(2) One such matter per day may be raised and Members may speak for not more than seven minutes each and debate on each matter shall be restricted to a total of thirty-five minutes.

(3) At the commencement of each Parliament, priority shall be determined by the House as to the allocation of days between the Opposition and any other party or independent Member, to raise a matter of public importance.

(4) On Tuesdays and Wednesdays priority shall be given to the Opposition to raise a Matter of Public Importance and on Thursdays priority shall be given to Members other than the Opposition. Government Private Members shall only be given priority on every third sitting week.


Final Motion Passed

 

 

Third Reading (Moved by Liberals) - Bill passed House without division.
Wednesday, 18 March 2020 - Bill, Evidence Amendment Bill 2020


Third Reading Passed

 

 

Clause (Moved by Liberals) - Vote on clause 5 (move-on provisions).
Thursday, 19 March 2020 - Bill, Police Offences Amendment (Repeal of Begging) Bill 2019

Supported

Hickey, Labor, Liberals, Ogilvie

Opposed

Greens

Clause Passed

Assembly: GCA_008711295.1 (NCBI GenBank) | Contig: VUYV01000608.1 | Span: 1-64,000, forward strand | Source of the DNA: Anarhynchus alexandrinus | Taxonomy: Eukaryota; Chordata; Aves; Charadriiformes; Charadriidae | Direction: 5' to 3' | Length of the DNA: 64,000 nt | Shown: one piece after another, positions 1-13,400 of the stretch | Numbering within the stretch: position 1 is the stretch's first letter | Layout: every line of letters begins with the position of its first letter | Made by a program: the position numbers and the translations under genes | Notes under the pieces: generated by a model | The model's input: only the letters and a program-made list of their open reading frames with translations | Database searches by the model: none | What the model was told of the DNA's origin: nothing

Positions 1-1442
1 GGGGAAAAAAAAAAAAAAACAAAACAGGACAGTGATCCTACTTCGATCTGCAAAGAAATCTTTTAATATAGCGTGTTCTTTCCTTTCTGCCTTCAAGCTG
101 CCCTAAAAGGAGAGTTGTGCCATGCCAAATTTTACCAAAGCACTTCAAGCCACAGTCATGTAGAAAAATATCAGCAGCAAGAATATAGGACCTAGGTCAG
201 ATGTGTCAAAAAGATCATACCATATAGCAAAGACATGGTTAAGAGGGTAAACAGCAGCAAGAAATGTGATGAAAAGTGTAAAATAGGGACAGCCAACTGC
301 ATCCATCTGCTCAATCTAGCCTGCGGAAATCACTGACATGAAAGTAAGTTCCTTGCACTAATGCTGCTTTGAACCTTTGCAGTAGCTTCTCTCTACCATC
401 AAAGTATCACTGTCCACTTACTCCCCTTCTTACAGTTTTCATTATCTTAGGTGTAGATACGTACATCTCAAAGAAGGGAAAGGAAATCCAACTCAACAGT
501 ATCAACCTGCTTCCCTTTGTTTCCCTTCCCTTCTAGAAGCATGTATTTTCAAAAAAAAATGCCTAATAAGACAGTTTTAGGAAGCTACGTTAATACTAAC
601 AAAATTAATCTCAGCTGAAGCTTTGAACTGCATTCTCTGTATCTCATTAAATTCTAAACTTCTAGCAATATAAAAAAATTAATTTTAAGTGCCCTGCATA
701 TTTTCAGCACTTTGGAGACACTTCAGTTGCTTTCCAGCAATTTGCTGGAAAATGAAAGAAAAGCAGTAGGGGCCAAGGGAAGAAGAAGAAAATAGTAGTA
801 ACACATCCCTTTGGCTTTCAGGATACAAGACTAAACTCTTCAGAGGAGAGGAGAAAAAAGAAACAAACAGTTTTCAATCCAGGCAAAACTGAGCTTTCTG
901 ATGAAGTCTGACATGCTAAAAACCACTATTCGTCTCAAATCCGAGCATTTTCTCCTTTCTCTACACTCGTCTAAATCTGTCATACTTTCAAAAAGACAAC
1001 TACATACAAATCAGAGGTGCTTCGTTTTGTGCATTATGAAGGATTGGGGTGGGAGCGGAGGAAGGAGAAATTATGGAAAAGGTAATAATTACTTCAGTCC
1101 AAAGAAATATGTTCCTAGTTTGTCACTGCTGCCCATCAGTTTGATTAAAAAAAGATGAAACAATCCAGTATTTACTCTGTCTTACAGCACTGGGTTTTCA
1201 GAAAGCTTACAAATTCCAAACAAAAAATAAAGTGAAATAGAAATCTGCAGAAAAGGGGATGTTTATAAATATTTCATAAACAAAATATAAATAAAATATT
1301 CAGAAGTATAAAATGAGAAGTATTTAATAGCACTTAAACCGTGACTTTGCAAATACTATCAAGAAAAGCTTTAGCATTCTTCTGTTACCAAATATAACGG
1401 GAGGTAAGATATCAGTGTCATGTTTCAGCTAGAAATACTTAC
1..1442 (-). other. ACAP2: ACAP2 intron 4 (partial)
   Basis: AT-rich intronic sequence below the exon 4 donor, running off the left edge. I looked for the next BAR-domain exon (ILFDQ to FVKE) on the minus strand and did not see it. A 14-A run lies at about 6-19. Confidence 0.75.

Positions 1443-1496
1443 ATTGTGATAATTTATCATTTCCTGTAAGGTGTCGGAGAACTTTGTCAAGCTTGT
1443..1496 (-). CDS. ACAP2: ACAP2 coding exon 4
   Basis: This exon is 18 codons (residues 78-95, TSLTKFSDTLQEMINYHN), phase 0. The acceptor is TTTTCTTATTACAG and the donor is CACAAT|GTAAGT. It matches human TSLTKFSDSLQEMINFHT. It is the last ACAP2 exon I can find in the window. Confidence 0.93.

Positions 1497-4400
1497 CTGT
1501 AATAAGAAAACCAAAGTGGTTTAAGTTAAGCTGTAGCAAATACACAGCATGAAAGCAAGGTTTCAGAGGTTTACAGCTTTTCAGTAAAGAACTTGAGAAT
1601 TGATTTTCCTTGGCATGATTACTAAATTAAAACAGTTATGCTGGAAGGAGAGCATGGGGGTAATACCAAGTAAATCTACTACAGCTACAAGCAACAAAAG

Third Reading (Moved by Liberals) - Bill passed House without division.
Thursday, 19 March 2020 - Bill, Police Offences Amendment (Repeal of Begging) Bill 2019


Third Reading Passed

 

 

Second Reading (Moved by Liberals) - Bill passed House without Amendment.
Thursday, 19 March 2020 - Bill, Justice Legislation Amendments (Criminal Responsibility) Bill 2020

Supported

Hickey, Labor, Liberals

Opposed

Greens

Second Reading Passed

 

 

Upper House Amendments (Moved by Liberals) - Amendment changing "within 6 months" to "no later than 6 months" after a dutiable transaction, in relation to the amendment of a trust deed.
Thursday, 19 March 2020 - Bill, Duties Amendment Bill 2019

Amendment

Clause 11

Page 11, proposed new section 30HB, subsection (1), paragraph (d), subparagraph (i).

Leave out “within”.

Insert instead “no later than”.  

Amendment agreed to.  

Resolution to be reported.


Upper House Amendments Passed

 

 

Third Reading (Moved by Liberals) - Bill passed House without division.
Thursday, 19 March 2020 - Bill, Criminal Code Amendment (Sexual Abuse Terminology) Bill 2020


Third Reading Passed